There’s no question that e-mail is addicting for many and an unavoidable workplace necessity. For good or ill, e-mail prevails. But do privacy rights have to take a backseat for this convenience? Do we endure spams and scams as a tradeoff in a virtual world? What are the ethical issues related to e-mail?
Electronic mail has advanced from the simple text messaging between programmers to a sophisticated, practical tool for communication in the workplace and at home. Ease of use has increased dramatically. As our free time diminishes, e-mail has become the preferred way to talk to each other. Do I send personal e-mails at work? Sure, I’m human. Do I send work e-mails from home? Of course. Separating the two would be like creating two different personalities. In a wireless world, I can be constantly tethered to electronic mail for work and pleasure. This virtual window into the details of my business and private life creates an e-mail dilemma: what are the employee’s rights to privacy and what defines an employer’s right to peer into this window?
Most companies would argue that they have the right to monitor messages for improprieties, dispersal of confidential company information, etc. With heightened fears of terrorist attacks, e-mail threats are taken even more seriously. But where does the need for added security begin to trample on my personal rights and freedoms? Do I leave my personal rights at the doorway to my office? Even if it’s a company-provided computer and a company-provided wireless service?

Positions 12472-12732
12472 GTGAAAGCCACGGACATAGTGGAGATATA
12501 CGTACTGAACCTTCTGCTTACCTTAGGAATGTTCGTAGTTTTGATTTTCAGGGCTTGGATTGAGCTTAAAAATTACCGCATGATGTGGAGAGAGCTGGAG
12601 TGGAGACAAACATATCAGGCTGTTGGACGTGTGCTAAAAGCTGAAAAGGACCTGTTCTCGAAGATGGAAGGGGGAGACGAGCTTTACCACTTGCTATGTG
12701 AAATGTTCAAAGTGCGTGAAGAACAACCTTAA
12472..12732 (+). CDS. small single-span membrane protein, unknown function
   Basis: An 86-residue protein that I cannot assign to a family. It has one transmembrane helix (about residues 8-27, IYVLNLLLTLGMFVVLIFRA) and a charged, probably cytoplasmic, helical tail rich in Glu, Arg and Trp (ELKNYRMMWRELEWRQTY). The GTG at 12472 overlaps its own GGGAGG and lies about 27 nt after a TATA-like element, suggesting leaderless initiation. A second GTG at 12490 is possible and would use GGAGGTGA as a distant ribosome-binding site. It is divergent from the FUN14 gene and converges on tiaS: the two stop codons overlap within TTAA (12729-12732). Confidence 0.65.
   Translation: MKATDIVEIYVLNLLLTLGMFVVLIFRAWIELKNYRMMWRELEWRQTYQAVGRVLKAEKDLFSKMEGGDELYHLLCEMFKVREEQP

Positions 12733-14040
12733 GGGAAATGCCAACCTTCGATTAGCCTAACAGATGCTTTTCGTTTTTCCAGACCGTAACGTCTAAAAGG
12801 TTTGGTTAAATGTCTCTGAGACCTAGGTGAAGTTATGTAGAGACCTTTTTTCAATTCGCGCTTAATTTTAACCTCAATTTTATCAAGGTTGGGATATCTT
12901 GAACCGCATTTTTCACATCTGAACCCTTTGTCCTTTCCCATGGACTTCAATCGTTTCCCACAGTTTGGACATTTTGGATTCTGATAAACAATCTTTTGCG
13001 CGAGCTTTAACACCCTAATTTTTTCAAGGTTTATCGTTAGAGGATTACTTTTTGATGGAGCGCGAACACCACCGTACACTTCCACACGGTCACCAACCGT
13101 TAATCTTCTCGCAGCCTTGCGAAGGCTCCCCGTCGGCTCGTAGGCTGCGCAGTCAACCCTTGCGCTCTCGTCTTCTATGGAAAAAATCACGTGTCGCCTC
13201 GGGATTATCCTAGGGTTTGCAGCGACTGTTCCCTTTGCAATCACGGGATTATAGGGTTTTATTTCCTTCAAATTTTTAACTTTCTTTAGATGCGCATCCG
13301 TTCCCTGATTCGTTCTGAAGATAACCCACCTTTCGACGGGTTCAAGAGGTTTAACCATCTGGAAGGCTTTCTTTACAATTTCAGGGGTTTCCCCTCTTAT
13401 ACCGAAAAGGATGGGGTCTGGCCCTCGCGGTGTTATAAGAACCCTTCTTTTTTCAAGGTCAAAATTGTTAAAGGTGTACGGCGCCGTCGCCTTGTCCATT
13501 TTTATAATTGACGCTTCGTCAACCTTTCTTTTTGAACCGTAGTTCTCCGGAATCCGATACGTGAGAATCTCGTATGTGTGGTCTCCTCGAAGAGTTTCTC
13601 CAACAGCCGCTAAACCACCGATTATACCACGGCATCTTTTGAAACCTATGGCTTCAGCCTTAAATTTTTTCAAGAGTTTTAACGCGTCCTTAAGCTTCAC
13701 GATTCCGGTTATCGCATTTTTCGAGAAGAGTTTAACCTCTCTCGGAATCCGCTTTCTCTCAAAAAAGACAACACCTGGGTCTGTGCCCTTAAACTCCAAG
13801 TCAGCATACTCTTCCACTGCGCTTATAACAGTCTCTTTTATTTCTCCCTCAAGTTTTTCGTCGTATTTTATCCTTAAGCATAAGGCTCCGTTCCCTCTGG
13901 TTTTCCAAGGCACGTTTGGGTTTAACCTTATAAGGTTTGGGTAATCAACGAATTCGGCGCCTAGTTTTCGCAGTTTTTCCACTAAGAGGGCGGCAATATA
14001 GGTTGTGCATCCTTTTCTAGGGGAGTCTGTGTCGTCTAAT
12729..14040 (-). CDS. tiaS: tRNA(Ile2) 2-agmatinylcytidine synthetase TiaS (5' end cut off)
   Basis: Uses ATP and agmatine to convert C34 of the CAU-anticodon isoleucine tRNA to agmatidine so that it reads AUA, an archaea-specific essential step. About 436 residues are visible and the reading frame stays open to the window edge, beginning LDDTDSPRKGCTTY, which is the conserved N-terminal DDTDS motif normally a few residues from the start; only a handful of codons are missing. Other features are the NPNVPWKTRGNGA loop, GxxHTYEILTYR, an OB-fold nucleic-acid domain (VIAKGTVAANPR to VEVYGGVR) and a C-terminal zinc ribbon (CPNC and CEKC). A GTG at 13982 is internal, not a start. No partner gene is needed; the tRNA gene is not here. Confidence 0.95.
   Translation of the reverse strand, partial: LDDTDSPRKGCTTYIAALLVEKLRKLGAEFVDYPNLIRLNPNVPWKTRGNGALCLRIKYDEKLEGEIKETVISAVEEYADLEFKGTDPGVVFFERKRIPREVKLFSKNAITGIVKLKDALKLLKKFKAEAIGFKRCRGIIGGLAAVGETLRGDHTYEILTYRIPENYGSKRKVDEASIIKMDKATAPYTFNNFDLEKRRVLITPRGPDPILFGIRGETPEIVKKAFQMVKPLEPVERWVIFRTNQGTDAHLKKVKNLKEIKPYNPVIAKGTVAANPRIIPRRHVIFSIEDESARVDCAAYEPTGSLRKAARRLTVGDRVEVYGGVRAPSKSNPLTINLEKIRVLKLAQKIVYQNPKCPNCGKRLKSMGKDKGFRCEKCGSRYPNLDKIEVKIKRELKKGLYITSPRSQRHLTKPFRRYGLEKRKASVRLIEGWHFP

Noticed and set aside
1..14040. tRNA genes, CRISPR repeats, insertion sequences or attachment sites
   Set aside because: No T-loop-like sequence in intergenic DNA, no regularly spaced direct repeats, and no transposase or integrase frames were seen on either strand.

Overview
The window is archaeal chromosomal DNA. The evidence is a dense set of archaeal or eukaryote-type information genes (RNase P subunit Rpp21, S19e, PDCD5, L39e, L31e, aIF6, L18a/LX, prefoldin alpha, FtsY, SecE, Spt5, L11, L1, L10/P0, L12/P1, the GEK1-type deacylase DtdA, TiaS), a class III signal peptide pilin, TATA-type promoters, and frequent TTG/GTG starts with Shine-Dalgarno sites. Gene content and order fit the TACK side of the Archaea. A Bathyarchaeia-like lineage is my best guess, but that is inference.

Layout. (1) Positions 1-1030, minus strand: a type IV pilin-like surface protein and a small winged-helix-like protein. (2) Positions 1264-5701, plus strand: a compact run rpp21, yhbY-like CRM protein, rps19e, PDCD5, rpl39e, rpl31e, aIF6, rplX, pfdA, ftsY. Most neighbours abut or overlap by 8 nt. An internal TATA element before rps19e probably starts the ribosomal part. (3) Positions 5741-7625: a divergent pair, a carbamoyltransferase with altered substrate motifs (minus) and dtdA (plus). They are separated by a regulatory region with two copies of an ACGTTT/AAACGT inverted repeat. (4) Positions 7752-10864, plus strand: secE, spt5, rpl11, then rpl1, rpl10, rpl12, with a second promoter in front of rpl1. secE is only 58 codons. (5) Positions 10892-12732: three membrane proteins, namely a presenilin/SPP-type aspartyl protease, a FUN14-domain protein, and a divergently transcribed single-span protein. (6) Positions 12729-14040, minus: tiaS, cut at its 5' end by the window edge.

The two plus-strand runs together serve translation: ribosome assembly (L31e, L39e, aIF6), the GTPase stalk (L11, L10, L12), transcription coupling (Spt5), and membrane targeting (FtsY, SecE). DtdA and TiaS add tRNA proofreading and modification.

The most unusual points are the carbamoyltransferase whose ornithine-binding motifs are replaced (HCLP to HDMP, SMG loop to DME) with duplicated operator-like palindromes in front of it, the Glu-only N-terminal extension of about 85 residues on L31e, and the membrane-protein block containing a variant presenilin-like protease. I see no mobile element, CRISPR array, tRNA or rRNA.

E-mail is forever. Once sent, those e-mails can’t be recalled or shredded like paper documents. They are generally archived electronically, poised to show up years later as testimony in a courtroom or to appear on the front page of a national newspaper.
Do you have a policy on e-mail usage? If not, you should. Here are a few points to consider related to ethics and e-mail policies:
– What constitutes a fair workplace e-mail policy? Does it protect the employer and the employee?
– How do you define queasy qualifiers in your policy like “reasonable use”?
– What is your company’s policy on the transmittal of confidential or copyrighted material?
– How does your workplace control improper access to computers, such as mandated password changes on a regular basis?
– Is there a policy in place regarding improper access of company e-mail by system administrators? Who watches the watchdogs?
– Do you have a mechanism in place to communicate about viruses and hoaxes?
If your e-mail is going to be the written record of transactions, policy changes or new guidelines, etc., then protect yourself by keeping e-mails well written, in context and observant of company policies about workplace harassment.
Another obvious safeguard is to maintain adequate password protection. “Treat your password like your toothbrush. Don’t let anybody else use it, and get a new one every six months,” says Clifford Stoll, author of Silicon Snake Oil.